by Kristen Minogue

Large blue catfish held on boat by scientist.

Blue catfish SERC biologists dubbed “Megalodon,”  which they tracked moving almost 60 miles along the Patuxent River. (Brooke Weigel/SERC)

White perch, menhaden and darters: These are just a few favorite foods of Maryland’s invasive blue catfish, according to a new study from the Smithsonian Environmental Research Center (SERC). They’re also known to gorge themselves on larvae of channel catfish—and, occasionally, juveniles of their own kind.

The study, published in the journal Environmental Biology of Fishes, used DNA barcoding to get to the gut of what blue catfish prey on. Blue catfish arrived in Chesapeake Bay in the 1960s, brought by Virginia managers to establish a fishery. They quickly developed a reputation as voracious predators, threatening to devour many popular fisheries and edge out the Chesapeake’s native white catfish. However, to discover how much they could disrupt the ecosystem, marine biologists need to know exactly what they eat. The only way to do that is to look into their stomachs, where the majority of their prey has been reduced to almost-unrecognizable slop.

Rob Aguilar would know: A biologist with SERC’s Fish and Invertebrate Lab, he’s spent the last few years dissecting blue catfish stomachs and analyzing their insides. Click to continue »

When the Going Gets Tough, Baby Oysters Get Growing

Friday, September 23rd, 2016

by Kristen Minogue

Andrew Keppel

Andrew Keppel (Credit: Rebecca Burrell/SERC)

Baby oysters are a lot stronger than they look. Living mainly in shallow coastal waters, where oxygen plummets and acidity spikes on a nightly basis, building a decent shell should be a challenge. But after a couple of weeks, young oysters are often able to adjust to the harsh conditions—and, sometimes, even grow more quickly to make up for lost time.

The discovery came from a team of marine ecologists at the Smithsonian Environmental Research Center (SERC), who published the new study in the journal PLOS ONE.

“It’s really impressive what these oysters are able to do in terms of acclimating to potentially harmful conditions,” said lead author Andrew Keppel, who worked on the project as a graduate student and later technician in SERC’s Marine Ecology Lab, before becoming an oceanography lab manager at the U.S. Naval Academy. Click to continue »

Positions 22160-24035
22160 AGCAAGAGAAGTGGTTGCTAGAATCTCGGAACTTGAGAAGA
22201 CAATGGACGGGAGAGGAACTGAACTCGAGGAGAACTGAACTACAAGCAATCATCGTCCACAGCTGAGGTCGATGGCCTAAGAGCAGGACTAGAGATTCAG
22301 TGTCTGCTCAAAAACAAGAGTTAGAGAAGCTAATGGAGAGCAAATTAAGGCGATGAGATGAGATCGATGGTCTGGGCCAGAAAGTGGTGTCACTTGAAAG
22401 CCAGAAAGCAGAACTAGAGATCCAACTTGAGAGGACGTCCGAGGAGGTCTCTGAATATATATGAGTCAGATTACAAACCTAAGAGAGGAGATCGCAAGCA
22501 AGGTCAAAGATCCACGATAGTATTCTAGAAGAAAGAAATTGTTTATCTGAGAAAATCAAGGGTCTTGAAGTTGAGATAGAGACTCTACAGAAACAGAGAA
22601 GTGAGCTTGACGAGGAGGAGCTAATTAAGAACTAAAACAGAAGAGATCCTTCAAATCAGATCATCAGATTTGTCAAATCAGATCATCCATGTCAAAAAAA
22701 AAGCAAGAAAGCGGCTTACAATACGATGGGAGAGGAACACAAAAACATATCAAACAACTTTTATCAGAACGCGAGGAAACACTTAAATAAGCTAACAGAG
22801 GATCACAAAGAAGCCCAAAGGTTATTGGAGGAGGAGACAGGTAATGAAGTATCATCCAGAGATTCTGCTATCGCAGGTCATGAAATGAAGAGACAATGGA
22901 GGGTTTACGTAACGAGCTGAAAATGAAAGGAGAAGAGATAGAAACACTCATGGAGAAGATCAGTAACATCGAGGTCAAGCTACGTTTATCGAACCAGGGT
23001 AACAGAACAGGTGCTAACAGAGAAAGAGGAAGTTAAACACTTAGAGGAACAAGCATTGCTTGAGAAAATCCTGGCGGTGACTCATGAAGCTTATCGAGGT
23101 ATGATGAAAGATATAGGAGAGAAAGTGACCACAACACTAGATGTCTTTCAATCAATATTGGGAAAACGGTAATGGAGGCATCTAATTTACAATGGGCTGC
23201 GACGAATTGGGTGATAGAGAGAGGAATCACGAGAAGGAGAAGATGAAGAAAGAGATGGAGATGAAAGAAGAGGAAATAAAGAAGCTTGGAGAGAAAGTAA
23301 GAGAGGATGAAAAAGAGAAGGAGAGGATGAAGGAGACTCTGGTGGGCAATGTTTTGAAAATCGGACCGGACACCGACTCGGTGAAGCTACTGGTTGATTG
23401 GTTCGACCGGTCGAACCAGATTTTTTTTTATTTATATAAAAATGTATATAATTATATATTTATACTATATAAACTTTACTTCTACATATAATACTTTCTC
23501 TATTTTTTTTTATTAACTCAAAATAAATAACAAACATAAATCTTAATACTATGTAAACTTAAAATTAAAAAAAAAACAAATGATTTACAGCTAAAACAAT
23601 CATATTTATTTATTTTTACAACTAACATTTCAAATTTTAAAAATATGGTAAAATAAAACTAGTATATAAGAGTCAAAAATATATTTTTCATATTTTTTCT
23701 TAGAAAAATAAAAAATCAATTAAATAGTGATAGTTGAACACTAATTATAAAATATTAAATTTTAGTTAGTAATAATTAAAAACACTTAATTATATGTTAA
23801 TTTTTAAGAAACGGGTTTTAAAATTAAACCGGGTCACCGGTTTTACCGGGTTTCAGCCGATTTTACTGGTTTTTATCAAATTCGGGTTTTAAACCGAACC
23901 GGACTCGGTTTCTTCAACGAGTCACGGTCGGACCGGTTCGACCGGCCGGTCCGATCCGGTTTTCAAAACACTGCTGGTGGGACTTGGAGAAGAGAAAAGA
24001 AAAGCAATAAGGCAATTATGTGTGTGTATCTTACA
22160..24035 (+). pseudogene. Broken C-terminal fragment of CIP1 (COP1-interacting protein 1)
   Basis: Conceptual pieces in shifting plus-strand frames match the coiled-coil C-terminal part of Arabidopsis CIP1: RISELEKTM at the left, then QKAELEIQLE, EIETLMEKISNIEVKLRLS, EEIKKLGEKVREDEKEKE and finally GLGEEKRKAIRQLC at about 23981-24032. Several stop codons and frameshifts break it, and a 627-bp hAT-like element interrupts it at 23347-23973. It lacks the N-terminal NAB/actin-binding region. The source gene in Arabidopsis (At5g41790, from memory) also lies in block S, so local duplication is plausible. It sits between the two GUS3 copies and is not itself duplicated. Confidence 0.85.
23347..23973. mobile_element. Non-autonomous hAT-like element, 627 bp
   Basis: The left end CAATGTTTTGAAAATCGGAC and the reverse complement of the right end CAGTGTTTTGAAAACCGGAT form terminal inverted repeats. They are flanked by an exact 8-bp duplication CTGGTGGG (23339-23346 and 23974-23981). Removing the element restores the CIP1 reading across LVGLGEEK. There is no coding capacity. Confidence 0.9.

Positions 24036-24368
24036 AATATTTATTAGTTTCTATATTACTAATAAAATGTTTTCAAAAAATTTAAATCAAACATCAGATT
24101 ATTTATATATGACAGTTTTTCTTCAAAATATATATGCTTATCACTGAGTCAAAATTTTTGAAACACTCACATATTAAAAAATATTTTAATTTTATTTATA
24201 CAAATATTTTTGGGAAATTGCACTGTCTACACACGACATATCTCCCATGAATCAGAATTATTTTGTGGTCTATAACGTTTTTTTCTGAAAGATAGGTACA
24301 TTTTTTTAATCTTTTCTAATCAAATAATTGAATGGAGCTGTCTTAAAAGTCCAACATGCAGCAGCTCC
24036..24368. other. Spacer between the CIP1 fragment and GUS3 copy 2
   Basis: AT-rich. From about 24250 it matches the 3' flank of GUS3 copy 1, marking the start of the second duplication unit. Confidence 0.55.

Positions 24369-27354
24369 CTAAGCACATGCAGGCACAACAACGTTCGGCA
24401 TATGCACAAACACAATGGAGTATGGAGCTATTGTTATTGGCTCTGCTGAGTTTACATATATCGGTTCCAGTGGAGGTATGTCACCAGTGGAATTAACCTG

Students ASSEMBLE! How comics can help with science learning

Wednesday, September 14th, 2016
Student learning science from science comic

Student learning science with Balliett’s comic

by Heather Soulen

Middle school can be a tough and unforgiving rite of passage, filled with raging hormones, ill-fitting highwater pants, voices akin to trumpet-wielding geese, and a multitude of distractions. Trying to learn while being swept up in puberty’s turbulence can be challenging. Equally challenging is trying to teach science to often-distracted tweens and teens. Right now, as most U.S. schools begin a new school year, some science educators might be looking for ways to engage their middle-school students with science. One science educator suggests meeting them where their interests lie – comics.

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Unsolved Mysteries: Rising Temps, Falling Marshes?

Thursday, September 8th, 2016
Scientist holds fistful of soil

SERC biogeochemist Pat Megonigal holds up soil from a marsh in Costa Rica. Marsh soils store vast amounts of carbon, but as temperatures warm, microbes in the soil could release into the atmosphere. (SERC)

by Kristen Minogue

All over the world, marshes are hanging in a precarious balance. Rising temperatures from climate change could help them grow stronger and store more carbon—or cause them to flood and disappear, says a new article from the Smithsonian Environmental Research Center (SERC). To find answers, scientists need to look underground.

The article is part of a much larger report on the future of warming oceans, released Monday at the International Union for Conservation of Nature’s annual conference. Tidal marshes sit right on the boundary of the land and the ocean. For humanity, marshes act as Mother Nature’s guardians. They provide habitat for fish and shellfish, filter out pollution in estuarine water, and help shield homes along the coast from flooding. They’re also hot spots of carbon storage, burying carbon 10 times faster than an equal area of forest. Yet much of their fate remains a mystery.  Click to continue »

Food for Thought: Cooking for Invasive Beetles

Friday, August 12th, 2016

by Emily Li

SERC intern Cole Caceres collects Japanese invasive beetles from hormone trap for his experiment

SERC intern Cole Caceres collects Japanese invasive beetles from a hormone trap for his experiment (Photo: Emily Li/SERC)

Smithsonian Environmental Research Center (SERC) intern Cole Caceres has two passions: science and cooking. He enjoys doing research and adding to the larger body of knowledge, but he hasn’t given up on owning his own restaurant. When he’s not studying nitrogen filtration as a laboratory assistant at the University of California, Davis, he’s probably watching Food Network or frying chicken wings in a sweet soy sauce glaze.

But Caceres found the perfect mix of his interests as an intern with SERC’s Terrestrial Ecology Lab. There, he cooks for invasive Japanese beetles, hoping to help shed light on their dietary preferences so that plant conservation initiatives can be more fully informed—one beetle bite at a time.